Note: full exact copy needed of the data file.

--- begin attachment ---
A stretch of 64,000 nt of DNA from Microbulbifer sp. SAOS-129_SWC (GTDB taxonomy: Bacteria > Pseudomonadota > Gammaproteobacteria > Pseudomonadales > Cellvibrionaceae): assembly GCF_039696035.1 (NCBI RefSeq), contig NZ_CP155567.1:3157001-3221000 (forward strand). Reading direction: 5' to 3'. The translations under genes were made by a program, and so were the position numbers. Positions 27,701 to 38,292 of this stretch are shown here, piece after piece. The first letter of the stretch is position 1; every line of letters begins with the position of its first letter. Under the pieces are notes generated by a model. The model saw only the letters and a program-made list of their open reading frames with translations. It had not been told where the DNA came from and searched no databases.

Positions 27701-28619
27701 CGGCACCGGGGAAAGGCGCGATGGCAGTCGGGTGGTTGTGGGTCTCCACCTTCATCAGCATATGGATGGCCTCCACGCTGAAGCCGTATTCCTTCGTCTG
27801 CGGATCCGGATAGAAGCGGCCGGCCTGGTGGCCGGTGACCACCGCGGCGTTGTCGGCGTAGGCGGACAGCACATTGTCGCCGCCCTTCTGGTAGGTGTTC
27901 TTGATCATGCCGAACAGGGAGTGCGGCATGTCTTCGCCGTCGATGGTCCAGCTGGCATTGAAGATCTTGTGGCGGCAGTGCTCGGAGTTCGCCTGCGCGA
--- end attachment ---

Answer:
A stretch of 64,000 nt of DNA from Microbulbifer sp. SAOS-129_SWC (GTDB taxonomy: Bacteria > Pseudomonadota > Gammaproteobacteria > Pseudomonadales > Cellvibrionaceae): assembly GCF_039696035.1 (NCBI RefSeq), contig NZ_CP155567.1:3157001-3221000 (forward strand). Reading direction: 5' to 3'. The translations under genes were made by a program, and so were the position numbers. Positions 27,701 to 38,292 of this stretch are shown here, piece after piece. The first letter of the stretch is position 1; every line of letters begins with the position of its first letter. Under the pieces are notes generated by a model. The model saw only the letters and a program-made list of their open reading frames with translations. It had not been told where the DNA came from and searched no databases.

Positions 27701-28619
27701 CGGCACCGGGGAAAGGCGCGATGGCAGTCGGGTGGTTGTGGGTCTCCACCTTCATCAGCATATGGATGGCCTCCACGCTGAAGCCGTATTCCTTCGTCTG
27801 CGGATCCGGATAGAAGCGGCCGGCCTGGTGGCCGGTGACCACCGCGGCGTTGTCGGCGTAGGCGGACAGCACATTGTCGCCGCCCTTCTGGTAGGTGTTC
27901 TTGATCATGCCGAACAGGGAGTGCGGCATGTCTTCGCCGTCGATGGTCCAGCTGGCATTGAAGATCTTGTGGCGGCAGTGCTCGGAGTTCGCCTGCGCGA